The kardiophilax is composed of a pectoral and a dorsal disc, one bigger than the other (Eroi e regine – Piceni popolo d’Europa 2001, 120-121, 240-243, 252-254; di Bretschneider 2008, 209-210). Each of them has been made by pasting together four layers of linen, then sewing it to a leather disc that was then hardened with boiled salted water. I replicated the suspension system that can be seen on the Guardiagrele Warrior and on the Capestrano Warrior (Eroi e regine – Piceni popolo d’Europa 2001, 240-243), using a leather strap and a smaller string. The decoration represents the chimera, which is typical of the ‘Paglieta’ kardiophilax, dating to the seventh-eighth century (Eroi e regine – Piceni popolo d’Europa 2001, 120-122, 253). It is the poor person’s version of the widespread bronze kardiophilax (Papi 1990). Tested against a rock thrown with a sling from a distance of 15 meters, the cuirass absorbed the impact, but it’s not clear what injuries the warrior would have sustained.

The sword belongs to the ‘Novilara’ type, being a short curved sword, single edged with a thick back and a long tang (Eroi e regine – Piceni popolo d’Europa 2001, 200-201; Lollini 1972, 117-151; Maroni 1992; Piceni popolo d’Europa 1999, 54). Forging it from a raw iron ingot required 6 hours and 6 kilos of vegetal coal, a quench in sweet water, resulting in strong iron enriched with carbon (Fiorentini 2011, 168-173). The handle is yew wood, decorated with ‘dice’s eyes’ and the sheath is leather, lightly hardened with boiling water and decorated with motifs typical of the era (Peroni 1979, see also unpublished razors at the Archaeological Museum of Ancona). The suspension system with three leather strings has been hypothesized judging by the one seen on the Capestrano Warrior (Eroi e regine – Piceni popolo d’Europa 2001, 240-241) and has been adapted for the use of two bronze rings like those found near the sword of the fisherman-warrior in Ancona (see the unpublished rings stored at the Archaeological Museum of Ancona). This system has proved to be functional for the suspension and drawing of the sword, including the speed of pulling a slashing blow, thereby validating the hypothesis (Eroi e regine – Piceni popolo d’Europa 2001, 114). This suspension system performs much like the Ancona originals, perhaps suggesting the existence of this type of suspension system in that case too. On the other hand, this system proved to be too unstable while running and simulating combat, so I modified it by removing one of the straps and using the kardiophilax leather string to secure the two components together. As a result, everything is much more stable and firm, even under stress.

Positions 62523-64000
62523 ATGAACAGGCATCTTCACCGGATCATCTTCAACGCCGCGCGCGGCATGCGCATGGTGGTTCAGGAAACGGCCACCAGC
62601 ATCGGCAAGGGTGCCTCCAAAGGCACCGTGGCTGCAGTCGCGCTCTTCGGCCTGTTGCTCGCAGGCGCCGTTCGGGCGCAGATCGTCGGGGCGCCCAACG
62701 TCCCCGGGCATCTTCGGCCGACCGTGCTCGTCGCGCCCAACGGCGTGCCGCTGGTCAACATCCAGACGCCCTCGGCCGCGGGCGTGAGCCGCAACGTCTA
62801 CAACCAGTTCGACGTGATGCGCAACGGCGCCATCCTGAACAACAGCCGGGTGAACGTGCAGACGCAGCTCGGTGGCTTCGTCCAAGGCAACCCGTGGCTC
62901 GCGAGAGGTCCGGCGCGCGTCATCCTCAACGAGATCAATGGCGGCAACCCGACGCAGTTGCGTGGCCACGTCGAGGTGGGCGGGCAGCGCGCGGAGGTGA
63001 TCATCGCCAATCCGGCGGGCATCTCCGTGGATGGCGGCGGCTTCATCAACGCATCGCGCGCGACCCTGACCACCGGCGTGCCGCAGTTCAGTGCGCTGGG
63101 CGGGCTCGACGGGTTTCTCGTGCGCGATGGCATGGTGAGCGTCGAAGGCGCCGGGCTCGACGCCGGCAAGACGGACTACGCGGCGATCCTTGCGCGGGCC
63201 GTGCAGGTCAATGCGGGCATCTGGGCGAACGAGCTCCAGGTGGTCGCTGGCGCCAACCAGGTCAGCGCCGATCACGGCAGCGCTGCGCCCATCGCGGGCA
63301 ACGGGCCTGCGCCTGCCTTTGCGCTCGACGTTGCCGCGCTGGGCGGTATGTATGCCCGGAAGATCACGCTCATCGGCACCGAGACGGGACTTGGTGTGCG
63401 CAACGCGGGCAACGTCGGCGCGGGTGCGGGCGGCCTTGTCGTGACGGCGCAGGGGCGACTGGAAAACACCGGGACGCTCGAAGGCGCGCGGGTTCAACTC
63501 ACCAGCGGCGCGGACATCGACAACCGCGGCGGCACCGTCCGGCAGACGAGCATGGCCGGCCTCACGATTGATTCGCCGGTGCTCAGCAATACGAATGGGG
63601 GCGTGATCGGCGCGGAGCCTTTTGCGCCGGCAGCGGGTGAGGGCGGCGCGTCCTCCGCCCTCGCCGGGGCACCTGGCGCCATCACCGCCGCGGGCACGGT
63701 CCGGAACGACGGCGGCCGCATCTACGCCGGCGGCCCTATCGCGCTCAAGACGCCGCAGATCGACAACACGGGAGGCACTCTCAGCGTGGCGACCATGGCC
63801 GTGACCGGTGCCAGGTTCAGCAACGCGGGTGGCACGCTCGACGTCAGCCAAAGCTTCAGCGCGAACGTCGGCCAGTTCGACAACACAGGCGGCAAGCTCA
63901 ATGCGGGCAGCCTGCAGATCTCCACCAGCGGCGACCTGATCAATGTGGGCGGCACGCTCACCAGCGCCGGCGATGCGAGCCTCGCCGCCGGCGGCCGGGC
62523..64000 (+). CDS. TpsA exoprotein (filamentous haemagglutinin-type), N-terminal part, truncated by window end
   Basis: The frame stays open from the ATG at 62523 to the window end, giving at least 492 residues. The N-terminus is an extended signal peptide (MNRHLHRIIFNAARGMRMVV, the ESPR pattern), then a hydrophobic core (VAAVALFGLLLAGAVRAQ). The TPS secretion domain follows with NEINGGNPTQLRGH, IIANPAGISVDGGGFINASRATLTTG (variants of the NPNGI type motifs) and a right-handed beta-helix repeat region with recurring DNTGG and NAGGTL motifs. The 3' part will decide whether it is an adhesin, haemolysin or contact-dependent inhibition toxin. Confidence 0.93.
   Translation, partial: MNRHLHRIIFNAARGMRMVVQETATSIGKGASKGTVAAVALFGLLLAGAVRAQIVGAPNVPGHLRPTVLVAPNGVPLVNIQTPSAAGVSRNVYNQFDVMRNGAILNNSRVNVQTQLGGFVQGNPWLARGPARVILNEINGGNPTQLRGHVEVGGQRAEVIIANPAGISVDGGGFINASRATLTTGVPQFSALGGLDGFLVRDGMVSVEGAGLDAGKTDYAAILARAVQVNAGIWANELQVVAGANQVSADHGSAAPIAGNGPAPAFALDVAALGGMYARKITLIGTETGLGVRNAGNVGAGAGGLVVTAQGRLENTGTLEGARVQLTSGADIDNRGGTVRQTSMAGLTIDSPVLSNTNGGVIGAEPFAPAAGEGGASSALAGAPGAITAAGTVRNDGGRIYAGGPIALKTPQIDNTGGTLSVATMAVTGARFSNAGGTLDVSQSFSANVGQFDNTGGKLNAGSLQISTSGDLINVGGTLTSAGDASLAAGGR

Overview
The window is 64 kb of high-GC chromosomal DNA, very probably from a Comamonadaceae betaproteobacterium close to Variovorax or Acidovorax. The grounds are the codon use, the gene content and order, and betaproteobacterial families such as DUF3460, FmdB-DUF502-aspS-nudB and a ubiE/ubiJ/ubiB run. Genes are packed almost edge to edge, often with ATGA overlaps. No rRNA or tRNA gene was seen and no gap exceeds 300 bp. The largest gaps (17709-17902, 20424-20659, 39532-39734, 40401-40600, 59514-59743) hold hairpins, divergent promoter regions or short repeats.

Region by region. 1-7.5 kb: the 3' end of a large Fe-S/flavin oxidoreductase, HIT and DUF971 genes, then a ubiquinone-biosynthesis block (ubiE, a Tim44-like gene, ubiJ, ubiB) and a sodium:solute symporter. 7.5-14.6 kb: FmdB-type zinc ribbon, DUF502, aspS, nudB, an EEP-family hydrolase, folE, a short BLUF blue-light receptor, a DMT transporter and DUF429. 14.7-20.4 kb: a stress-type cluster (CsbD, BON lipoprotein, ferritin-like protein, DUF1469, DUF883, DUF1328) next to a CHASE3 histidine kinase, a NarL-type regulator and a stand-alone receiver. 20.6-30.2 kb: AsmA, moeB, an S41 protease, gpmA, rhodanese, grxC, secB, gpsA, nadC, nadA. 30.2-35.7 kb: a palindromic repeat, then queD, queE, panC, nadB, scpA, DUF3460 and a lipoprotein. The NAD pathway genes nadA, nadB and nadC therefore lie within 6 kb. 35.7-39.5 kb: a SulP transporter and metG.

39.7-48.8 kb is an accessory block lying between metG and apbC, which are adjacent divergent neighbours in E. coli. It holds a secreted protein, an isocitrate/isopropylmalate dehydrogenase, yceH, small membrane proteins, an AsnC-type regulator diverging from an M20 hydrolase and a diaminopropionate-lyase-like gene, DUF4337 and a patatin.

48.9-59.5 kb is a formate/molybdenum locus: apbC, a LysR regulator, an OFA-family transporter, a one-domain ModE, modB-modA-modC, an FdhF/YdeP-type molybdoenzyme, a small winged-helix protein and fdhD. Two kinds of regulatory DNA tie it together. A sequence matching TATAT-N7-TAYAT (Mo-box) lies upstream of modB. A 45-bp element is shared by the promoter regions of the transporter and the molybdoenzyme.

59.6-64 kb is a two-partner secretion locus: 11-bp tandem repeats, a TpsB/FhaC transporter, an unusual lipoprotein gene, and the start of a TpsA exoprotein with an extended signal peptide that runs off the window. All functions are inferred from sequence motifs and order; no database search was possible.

The last piece of defensive equipment is the war belt, a very popular piece of armour, which was perhaps distinctive of the warrior class (Lollini 1972, Maroni 1992, Martinelli 2004, Piceni popolo d’Europa 1999, Eroi e regine – Piceni popolo d’Europa 2001, di Bretschneider 2008). I made it by cutting a single strap of hard leather and reinforcing it by other squares of leather. The whole thing is quite sturdy and didn’t need to be hardened. The belt is fastened with a copper alloy hook. Though very few examples of leather belts have survived, dozens of similiar hooks, have been recovered from Picenian tombs dating to seventh-ninth century BC.  The hook created for this study is based on one recently found in the Novilara necropolis.

The sling is made of two leather strings and a pouch; its laces are 90 centimeters long and it has been used to throw many kind of bullets: irregular shaped stones, rounded stones, replicas of biconical and rounded clay bullets found in Southern Italy (Radmilli 1975, Figure 20), replicas of lead glans found in Ascoli Piceno (Naspi-Radelli 2011, 4-7) and replicas of the winged lead glans found in Cyprus (Naspi-Radelli 2011, also see www.slinging.org). These various bullets performed differently: e.g. velocity, drag and penetration. The maximum distance achieved was about 140 meters. Further distance tests made with another sling, a shorter braided one, barely reached 60 meters.

These results, however, are subject to continuous change due to the level of my training. Slingers more experienced than me managed to achieve better results: in 2006 Mr. Jerzy Gasperowicz managed to throw a bipointed lead bullet (of which we do not know the mass) at 505 meters; Larry Bray threw a 52 grams stone at 437, 1 meters in 1982, but the current world record is held by David Engvall who, in 1992, used a modern sling of 127 centimeters in length to throw a metal dart that weighed 62 grams at a distance of 477 meters (see list at www.slinging.org.)